The Intelligent Edge: Making Digital Transformations a Reality
What's the reality underpinning the hype of digital transformation? What do demonstrations at two recent European trade shows tell us about what's possible and what technology lies ahead?
You can hardly read an article or blog post in the world of IT and beyond without quickly coming across the words "digital transformation." With all the media noise about it, 5G, and IoT, it is hard to discern the most important elements that will enable advances and business transformation. However, at the Mobile World Congress show in Barcelona -- and perhaps even more so at the Embedded World event that occurred simultaneously in Nuremburg, Germany at Embedded World -- some key pieces emerged.
For example, in Barcelona, demonstrations provided tangible evidence of the progress being made at a network level to enable mass market deployments. As an eye-catching network example of the progress, you could sit behind the wheel of a truck on the Vodafone booth and drive it, in real time, over 5G. The truck was actually on an airfield in Germany, yet it responded to your every remote turn of the wheel (demonstrating low latency) as if you were sitting in the cab itself.
That type of attention-grabbing demonstration is only possible thanks to organizations such as the GSMA, the 3GPP, and the mobile operator community that put work into defining and standardizing the 5G family of network technologies. For example, because 5G networks were always imagined as enabling many and varied machine-related applications, one of its design pillars was to allow multiple access technologies (such as satellite, Wi-Fi, fixed line, and other 3GPP technologies) to work together to serve its many diverse use cases.
In Nuremberg there were advances at the device level, with companies -- including my own -- lifting the lid on how the industry is enabling the necessary technical advances by building very low powered IoT edge devices that can deliver the intelligence and processing power required for future deployments.
Of course, it's not just the network operators and standards bodies at the forefront of the revolution. We're now seeing great interest in IoT hardware from the giant software players as the true importance of IoT edge computing emerges. Google has announced its proprietary edge processing unit, Microsoft its own edge MCUs, and Intel is teaming up with Dell Technologies to deliver IoT solutions. That is three IT giants all looking to capitalize on the shift of intelligence from the core network to the edge devices.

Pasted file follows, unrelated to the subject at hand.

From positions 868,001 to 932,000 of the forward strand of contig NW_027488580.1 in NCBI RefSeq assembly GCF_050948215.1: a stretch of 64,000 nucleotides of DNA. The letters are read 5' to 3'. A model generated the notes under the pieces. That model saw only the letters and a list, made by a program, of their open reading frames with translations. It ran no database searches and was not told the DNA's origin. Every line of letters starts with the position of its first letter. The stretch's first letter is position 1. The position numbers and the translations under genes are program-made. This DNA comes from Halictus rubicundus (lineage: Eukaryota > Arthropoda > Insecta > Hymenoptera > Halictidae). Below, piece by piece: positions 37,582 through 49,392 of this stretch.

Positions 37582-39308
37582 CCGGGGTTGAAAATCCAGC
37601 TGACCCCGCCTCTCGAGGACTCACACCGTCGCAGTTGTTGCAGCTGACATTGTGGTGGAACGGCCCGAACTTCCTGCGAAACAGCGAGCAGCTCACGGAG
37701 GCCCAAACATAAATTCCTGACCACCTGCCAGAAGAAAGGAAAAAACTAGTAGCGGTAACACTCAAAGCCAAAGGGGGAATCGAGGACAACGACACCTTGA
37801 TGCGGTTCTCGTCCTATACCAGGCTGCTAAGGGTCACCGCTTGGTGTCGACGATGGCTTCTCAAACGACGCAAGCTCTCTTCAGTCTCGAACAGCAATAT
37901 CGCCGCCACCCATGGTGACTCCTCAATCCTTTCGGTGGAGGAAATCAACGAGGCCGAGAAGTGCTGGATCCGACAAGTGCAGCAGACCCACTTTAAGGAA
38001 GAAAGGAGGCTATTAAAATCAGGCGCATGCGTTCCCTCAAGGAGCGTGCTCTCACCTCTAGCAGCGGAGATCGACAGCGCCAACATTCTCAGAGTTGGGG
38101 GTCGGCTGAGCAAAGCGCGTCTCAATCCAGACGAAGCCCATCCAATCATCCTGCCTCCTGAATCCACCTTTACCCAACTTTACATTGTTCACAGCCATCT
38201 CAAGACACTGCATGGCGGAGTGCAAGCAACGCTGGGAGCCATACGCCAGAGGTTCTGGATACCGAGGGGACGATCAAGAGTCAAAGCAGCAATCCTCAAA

It was clear that this focus on the edge is being driven by vendor innovation in IoT intelligence. Control is moving into IoT's "things" themselves, breaking down the conventional cloud intelligence model. ABI, for example, forecasts this intelligence at the edge trend will see three million new IoT edge devices added every day by the year 2023. (Forecast is available here for ABI subscribers.)
Furthermore, as we have seen, the evolution of the mobile infrastructure is not just about adding the bandwidth and capacity necessary for mass market deployments -- it is also about being able to support billions of things that have different characteristics and different profiles of data behavior.
This demands rebalancing the IoT because the connected "things" at the edge must:
- Become smarter
- Do more of the work
- Become more autonomous
- Work smoothly across the various network technologies
These developments will help stop a deluge of unfiltered data being pumped to a remote cloud because the information sent from the edge device will have been locally processed and analyzed. For example, a HVAC controller does not need to constantly update an ambient temperature reading. Instead, it should only communicate changes, thereby conserving the energy of any battery-operated devices and making best use of the available bandwidth. Indeed, the GSMA has stated that it wants LPWA networks to support devices where a single battery charge can last several years.
This emerging intelligent edge has been created by the combination of an increase in the computational power of edge devices; advances in distributed software technologies, tools and standards; and the ability to bring these all together in future mass-market connected products. In addition, these products will meet the required small size and low power consumption targets, and they will use economies of scale to hit the price point necessary to fulfil the "connectivity manufactured into everything" that is the vision of the IoT industry.
Bringing forward products and modules able to hit those three requirements -- small size, low power, and a competitive price -- was a common theme at Embedded World.
Networks and businesses become transformed and are more efficient when the data they receive has already been transformed into actionable intelligence in near real time. Make no mistake, having the intelligence within the devices at the edge of the network is central to that process. What's more, it is the reality underpinning the transformational hype.
About the Author
Alon Segal the SVP for software and services at Telit and responsible for the technology road map and product strategy. He is a visionary technologist and entrepreneur with global work experience. Throughout his career, he has held senior technical roles that contributed to business growth and leading-edge innovation. Prior to joining Telit, Alon was the chief product officer and co-founder of Zoeticx, an SaaS middleware solution that turns healthcare IT into an active environment, where patient medical information reaches out for providers’ attention. Alon has authored and been granted multiple patents. Alon received an MBA in finance and operations research from Tel Aviv University and a B.Cs Cum Laude from Technion (Israel Institute of Technology).